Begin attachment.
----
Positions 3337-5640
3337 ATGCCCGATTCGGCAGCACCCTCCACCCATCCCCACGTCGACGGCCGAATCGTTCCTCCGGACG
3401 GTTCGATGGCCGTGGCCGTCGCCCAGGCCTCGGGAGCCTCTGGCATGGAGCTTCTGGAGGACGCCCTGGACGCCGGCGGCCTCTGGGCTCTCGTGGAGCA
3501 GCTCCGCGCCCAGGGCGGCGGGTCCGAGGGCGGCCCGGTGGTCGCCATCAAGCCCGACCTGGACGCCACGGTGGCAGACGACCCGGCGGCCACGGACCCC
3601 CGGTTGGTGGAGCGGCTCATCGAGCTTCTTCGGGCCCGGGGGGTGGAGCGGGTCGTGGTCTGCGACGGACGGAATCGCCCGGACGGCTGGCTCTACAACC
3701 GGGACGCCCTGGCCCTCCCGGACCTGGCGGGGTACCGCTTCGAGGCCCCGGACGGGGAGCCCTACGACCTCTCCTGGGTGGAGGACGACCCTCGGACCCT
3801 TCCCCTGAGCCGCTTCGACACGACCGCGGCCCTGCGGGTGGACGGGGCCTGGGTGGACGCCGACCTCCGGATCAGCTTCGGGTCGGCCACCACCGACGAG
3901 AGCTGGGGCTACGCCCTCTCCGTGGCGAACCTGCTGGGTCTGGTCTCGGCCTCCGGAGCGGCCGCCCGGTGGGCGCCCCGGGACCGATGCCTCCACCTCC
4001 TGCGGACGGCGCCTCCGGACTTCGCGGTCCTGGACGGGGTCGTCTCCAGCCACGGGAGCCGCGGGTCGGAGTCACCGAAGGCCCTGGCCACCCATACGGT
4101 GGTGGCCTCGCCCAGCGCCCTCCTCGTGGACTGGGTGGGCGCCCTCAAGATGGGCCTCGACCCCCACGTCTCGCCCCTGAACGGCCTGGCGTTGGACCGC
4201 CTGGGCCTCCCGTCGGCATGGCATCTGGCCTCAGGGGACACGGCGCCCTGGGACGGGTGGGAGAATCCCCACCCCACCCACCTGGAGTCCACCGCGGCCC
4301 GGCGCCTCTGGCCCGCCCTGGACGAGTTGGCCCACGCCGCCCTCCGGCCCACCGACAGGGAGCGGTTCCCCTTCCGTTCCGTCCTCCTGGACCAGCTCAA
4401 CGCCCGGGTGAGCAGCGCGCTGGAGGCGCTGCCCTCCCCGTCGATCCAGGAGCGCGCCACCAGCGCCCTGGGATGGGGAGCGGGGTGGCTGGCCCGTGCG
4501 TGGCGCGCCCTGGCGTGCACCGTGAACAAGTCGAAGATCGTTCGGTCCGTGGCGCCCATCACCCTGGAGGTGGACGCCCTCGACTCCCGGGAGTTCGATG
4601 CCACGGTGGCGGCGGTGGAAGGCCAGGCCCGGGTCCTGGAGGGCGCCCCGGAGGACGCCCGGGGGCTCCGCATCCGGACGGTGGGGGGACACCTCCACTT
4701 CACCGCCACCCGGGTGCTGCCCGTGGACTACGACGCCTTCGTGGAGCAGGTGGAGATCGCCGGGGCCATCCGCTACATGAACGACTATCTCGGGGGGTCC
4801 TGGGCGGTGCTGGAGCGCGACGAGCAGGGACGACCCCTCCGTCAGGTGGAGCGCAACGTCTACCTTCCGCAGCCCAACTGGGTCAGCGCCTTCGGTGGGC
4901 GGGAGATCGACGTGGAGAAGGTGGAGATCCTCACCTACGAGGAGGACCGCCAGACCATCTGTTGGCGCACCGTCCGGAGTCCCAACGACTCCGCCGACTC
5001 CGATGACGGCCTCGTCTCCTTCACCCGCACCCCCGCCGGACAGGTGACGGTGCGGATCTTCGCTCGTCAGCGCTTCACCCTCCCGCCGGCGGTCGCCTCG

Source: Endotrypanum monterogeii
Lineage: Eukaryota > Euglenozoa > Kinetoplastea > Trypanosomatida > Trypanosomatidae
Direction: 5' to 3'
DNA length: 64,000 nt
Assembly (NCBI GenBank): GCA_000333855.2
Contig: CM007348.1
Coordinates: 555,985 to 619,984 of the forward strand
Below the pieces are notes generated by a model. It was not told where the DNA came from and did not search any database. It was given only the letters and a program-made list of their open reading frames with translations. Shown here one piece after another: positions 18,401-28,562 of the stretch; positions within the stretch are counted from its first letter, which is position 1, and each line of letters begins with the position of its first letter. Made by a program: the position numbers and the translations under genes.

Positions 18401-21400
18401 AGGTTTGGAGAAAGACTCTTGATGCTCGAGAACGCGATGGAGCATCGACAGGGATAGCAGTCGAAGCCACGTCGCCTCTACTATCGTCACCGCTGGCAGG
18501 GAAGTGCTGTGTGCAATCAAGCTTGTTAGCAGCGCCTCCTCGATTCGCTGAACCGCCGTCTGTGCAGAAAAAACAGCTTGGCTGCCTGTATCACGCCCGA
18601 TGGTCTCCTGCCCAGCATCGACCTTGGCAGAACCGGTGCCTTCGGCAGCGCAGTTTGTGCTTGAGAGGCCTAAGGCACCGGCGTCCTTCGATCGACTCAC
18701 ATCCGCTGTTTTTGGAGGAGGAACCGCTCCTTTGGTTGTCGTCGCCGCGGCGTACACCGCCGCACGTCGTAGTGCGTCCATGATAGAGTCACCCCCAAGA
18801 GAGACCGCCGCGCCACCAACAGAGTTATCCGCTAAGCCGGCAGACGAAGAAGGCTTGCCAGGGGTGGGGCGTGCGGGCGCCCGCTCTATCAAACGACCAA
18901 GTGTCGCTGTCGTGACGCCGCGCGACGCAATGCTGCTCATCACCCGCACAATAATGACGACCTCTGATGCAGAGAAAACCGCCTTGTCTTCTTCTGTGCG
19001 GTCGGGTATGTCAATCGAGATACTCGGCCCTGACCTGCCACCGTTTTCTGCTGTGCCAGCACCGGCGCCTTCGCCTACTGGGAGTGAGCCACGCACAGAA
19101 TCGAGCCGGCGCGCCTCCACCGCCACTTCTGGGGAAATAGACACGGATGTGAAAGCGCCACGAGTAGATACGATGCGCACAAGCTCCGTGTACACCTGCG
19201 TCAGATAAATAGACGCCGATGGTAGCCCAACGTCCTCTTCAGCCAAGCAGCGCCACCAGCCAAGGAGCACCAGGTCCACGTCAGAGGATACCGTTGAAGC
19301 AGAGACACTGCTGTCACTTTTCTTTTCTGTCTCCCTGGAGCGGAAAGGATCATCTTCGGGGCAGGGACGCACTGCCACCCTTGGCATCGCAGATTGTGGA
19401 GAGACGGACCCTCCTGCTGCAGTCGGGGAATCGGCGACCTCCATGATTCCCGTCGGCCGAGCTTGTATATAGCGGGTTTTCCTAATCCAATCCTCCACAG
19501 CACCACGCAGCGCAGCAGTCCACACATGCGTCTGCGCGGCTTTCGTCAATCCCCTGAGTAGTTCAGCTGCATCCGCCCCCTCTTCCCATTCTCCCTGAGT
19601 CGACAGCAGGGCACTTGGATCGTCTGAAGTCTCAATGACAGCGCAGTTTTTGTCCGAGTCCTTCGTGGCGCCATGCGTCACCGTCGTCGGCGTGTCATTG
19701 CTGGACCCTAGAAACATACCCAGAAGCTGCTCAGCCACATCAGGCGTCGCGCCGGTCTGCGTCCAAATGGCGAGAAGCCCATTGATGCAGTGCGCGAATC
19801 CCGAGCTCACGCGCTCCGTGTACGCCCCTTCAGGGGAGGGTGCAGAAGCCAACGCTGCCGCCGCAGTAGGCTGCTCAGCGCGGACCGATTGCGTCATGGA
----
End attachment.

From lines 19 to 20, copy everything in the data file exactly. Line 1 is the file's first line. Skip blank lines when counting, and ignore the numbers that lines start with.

5001 CGATGACGGCCTCGTCTCCTTCACCCGCACCCCCGCCGGACAGGTGACGGTGCGGATCTTCGCTCGTCAGCGCTTCACCCTCCCGCCGGCGGTCGCCTCG

Source: Endotrypanum monterogeii